Sensory Overload and Technology in Critical Care

Shu Fen Wung, Daniel C. Malone, Laura Szalacha

Research output: Contribution to journalReview articlepeer-review

6 Scopus citations


In this focus group study, we identified issues associated with sensory overload from medical technology alarms/alerts for intensive care unit nurses. Participants indicated that alarms from cardiopulmonary monitors, ventilators, and intravenous pumps contributed the most to sensory overload and, yet, these alarms were also deemed the most helpful. Alerts/alarms from electronic health records and medication dispensing systems were rated low in contributing to sensory overload, as well as being the least helpful. Specific device/technology barriers, related to device alerts/alarms, are detailed. Future user-centered and integrated improvements in alarm systems associated with medical devices in the intensive care unit are needed.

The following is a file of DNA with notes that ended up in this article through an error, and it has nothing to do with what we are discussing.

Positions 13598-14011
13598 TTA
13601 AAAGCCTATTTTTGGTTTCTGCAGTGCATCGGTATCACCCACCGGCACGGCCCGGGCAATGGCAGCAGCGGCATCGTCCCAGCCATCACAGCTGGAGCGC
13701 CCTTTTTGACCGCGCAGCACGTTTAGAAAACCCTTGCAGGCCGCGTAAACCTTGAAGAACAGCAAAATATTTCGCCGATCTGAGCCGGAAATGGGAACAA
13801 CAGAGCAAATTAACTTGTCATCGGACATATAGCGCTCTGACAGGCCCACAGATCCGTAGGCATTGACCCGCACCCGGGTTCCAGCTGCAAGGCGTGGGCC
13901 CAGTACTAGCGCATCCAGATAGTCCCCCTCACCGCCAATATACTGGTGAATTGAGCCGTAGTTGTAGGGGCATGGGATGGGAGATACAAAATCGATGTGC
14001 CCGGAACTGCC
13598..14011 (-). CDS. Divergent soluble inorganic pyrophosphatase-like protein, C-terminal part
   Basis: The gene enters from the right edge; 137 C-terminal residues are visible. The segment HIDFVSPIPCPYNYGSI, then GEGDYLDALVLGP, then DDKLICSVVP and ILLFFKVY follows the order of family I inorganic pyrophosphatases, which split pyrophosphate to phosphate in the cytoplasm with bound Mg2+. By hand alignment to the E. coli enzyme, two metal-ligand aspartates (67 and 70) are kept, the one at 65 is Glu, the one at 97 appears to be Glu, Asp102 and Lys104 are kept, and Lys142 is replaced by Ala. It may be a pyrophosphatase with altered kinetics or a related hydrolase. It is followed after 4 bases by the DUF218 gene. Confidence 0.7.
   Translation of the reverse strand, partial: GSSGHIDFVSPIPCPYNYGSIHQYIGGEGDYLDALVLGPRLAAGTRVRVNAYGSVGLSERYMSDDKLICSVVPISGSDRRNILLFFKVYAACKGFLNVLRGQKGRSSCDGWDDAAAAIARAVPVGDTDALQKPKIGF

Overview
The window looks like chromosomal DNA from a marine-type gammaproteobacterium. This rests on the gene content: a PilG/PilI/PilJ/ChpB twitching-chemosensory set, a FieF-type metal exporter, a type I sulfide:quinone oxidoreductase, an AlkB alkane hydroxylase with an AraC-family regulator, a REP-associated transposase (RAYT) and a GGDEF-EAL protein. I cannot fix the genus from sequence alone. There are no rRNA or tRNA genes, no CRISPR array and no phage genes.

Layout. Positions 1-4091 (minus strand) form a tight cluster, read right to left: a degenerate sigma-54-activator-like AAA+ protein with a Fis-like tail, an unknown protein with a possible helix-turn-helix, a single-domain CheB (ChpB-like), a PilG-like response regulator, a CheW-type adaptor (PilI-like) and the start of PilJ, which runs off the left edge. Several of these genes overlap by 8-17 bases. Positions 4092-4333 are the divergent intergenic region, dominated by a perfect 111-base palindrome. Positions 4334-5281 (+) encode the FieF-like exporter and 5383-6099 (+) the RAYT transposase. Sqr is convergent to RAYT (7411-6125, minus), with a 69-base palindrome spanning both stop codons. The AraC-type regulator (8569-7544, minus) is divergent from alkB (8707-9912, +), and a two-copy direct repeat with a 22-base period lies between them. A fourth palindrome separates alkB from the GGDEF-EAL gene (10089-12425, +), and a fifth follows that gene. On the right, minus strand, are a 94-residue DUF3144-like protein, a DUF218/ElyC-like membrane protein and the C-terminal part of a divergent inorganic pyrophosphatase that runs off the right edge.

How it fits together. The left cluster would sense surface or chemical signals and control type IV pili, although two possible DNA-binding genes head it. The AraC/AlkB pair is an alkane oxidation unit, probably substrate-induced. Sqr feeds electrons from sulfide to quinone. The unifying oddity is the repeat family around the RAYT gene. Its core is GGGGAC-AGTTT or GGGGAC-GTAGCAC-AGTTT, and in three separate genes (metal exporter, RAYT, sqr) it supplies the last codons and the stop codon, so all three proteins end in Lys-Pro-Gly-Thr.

Original languageEnglish (US)
Pages (from-to)179-190
Number of pages12
JournalCritical care nursing clinics of North America
Issue number2
StatePublished - Jun 2018


  • Device alarms
  • Human factors
  • Intensive care
  • Sensory overload
  • Technology

ASJC Scopus subject areas

  • Critical Care


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